Gambling trusts will have to return more pokie machine proceeds to the community under law changes announced by Government today.

Internal Affairs Minister Chris Tremain said that the gambling reforms would make the non-casino gaming sector more transparent, save industry from compliance costs, and increase funding to the community.

The changes were designed to complement Maori Party MP Te Ururoa Flavell's gambling bill.

At present, gambling societies or trusts which redistributed pokie proceeds had to return a minimum of 37 per cent of this money to sports groups and other community organisations.


Mr Tremain said he had proposed that this threshold increase, initially to 40 per cent and later to between 43 and 45 per cent.

"I know it's possible because many societies are already exceeding this amount. The top six societies average 40.5 per cent pay-out, with one of the top societies paying out 46 per cent.''

For every 1 per cent that this threshold was increased, $7 million more gambling money would be returned to the community.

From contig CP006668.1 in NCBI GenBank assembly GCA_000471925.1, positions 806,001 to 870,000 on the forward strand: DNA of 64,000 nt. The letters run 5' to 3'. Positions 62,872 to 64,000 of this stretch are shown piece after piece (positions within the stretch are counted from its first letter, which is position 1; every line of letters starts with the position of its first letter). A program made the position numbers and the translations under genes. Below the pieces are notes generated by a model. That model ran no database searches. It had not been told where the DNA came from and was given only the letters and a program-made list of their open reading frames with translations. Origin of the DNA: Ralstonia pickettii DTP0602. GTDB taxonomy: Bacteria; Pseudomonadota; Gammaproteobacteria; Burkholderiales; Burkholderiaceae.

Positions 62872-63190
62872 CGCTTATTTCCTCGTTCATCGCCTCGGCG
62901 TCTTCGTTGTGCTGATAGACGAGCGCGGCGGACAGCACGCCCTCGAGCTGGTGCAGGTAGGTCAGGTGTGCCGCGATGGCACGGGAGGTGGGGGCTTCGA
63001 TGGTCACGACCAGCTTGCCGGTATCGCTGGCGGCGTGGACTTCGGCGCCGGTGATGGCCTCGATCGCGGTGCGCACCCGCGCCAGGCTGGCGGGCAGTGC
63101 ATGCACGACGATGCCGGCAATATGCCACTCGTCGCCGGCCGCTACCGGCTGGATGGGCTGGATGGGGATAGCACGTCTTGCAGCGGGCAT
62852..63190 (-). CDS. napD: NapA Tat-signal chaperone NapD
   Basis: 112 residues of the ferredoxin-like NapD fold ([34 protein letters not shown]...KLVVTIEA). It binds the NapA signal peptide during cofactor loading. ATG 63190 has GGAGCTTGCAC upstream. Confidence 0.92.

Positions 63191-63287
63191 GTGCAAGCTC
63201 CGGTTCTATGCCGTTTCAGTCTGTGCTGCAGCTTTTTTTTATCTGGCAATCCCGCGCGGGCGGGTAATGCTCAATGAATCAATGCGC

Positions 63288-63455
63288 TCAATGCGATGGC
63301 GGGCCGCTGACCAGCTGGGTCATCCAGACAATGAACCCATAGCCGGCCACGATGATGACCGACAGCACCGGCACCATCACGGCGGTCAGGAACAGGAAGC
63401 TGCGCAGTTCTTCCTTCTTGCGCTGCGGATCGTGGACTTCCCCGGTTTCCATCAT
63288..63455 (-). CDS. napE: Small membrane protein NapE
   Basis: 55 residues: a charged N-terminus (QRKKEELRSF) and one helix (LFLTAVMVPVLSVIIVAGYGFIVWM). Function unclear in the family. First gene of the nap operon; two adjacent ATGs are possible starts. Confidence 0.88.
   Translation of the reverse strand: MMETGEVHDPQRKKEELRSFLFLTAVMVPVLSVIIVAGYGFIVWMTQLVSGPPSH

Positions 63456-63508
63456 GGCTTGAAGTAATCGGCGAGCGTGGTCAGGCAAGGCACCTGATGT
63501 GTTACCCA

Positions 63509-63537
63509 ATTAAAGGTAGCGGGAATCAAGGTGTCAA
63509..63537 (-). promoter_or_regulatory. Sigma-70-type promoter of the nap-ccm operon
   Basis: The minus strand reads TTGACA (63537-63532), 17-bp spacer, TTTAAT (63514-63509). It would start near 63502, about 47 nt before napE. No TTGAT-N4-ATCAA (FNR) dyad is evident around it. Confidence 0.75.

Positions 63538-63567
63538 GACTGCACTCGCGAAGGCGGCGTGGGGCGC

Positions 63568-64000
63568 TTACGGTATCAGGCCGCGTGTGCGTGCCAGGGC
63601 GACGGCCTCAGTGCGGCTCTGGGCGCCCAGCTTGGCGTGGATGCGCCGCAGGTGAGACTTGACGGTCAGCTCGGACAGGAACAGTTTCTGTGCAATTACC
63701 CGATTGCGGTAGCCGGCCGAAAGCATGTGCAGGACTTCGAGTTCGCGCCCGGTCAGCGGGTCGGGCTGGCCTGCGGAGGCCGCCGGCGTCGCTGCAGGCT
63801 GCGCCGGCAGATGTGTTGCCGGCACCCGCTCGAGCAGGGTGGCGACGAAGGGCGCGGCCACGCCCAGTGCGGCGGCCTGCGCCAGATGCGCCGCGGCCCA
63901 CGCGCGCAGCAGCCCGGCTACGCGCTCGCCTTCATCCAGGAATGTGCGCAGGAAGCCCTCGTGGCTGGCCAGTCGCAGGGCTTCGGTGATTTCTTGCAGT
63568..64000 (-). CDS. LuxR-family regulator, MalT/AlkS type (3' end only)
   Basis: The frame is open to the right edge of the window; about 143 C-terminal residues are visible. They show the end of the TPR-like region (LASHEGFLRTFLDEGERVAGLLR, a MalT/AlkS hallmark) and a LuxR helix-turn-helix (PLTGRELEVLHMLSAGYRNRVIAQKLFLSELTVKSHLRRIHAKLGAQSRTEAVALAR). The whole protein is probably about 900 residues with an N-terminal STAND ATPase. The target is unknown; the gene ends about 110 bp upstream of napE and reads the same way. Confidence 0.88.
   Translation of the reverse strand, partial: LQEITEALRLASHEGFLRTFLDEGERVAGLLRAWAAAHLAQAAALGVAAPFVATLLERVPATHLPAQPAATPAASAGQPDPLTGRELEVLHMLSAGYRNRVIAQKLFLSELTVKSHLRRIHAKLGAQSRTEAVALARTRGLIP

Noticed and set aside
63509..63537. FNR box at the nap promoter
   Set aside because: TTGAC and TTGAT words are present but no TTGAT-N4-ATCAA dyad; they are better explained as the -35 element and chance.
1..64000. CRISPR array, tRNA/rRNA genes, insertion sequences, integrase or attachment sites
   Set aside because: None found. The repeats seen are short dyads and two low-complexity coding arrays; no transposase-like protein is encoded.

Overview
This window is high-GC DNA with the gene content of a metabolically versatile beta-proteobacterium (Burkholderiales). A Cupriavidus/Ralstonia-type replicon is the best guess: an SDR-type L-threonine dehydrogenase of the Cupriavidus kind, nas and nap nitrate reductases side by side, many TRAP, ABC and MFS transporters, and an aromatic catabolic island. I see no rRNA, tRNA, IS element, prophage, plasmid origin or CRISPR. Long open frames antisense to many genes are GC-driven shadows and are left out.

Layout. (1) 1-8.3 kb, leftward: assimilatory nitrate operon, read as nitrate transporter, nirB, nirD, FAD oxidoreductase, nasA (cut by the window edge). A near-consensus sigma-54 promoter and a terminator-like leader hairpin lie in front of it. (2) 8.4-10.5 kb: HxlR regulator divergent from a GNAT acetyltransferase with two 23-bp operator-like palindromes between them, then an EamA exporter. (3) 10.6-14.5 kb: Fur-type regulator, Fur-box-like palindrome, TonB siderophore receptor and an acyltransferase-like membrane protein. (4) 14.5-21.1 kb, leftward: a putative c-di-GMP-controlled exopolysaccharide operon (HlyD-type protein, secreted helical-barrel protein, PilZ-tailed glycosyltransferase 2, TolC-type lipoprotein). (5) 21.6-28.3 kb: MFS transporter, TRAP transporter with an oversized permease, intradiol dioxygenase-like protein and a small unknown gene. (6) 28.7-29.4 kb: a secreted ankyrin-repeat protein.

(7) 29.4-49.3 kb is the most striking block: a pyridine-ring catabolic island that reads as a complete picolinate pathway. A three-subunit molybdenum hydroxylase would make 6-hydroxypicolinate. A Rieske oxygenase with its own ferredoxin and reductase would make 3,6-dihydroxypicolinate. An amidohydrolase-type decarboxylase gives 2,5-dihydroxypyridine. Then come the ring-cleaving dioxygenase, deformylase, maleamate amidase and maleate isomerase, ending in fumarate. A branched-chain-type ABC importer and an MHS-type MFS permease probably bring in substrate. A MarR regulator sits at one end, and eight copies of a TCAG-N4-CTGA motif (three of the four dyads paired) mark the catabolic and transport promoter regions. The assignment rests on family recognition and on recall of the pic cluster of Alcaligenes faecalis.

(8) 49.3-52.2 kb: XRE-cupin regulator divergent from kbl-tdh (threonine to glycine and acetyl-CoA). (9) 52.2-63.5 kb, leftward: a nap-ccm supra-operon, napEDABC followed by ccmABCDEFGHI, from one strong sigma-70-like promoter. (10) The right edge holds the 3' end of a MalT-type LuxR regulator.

Gambling trusts could already choose to return up to 67 per cent of pokie proceeds, depending on their management costs.

The reforms would also attempt to stamp out conflicts of interest in the gaming sector, and would give power to the Department of Internal Affairs to cancel gaming licences more easily.

Societies which were well-behaved would be given longer licences as an incentive.

Licences were currently given to pubs and clubs annually, but Mr Tremain said licences could be extended to two or three years.

Mr Flavell said that he was pleased with the new legislation which dealt with issues outside the scope of his Gambling (Gambling Harm Reduction) Amendment Bill.


A select committee this week recommended that the bill be passed into law with significant amendments. The proposed changes prompted Labour and Greens to reverse their support for the bill.

Mr Flavell told media that small steps in the right direction were better than no change at all.

However, he expressed concern about the racing industry's ability to use proceeds from gambling machines for stake money. His bill had proposed ending the racing industry's special status.

Mr Tremain said National could not agree to this law change in difficult economic times because the racing industry employed 15,000 people.

The new legislation would be introduced to Parliament later this year.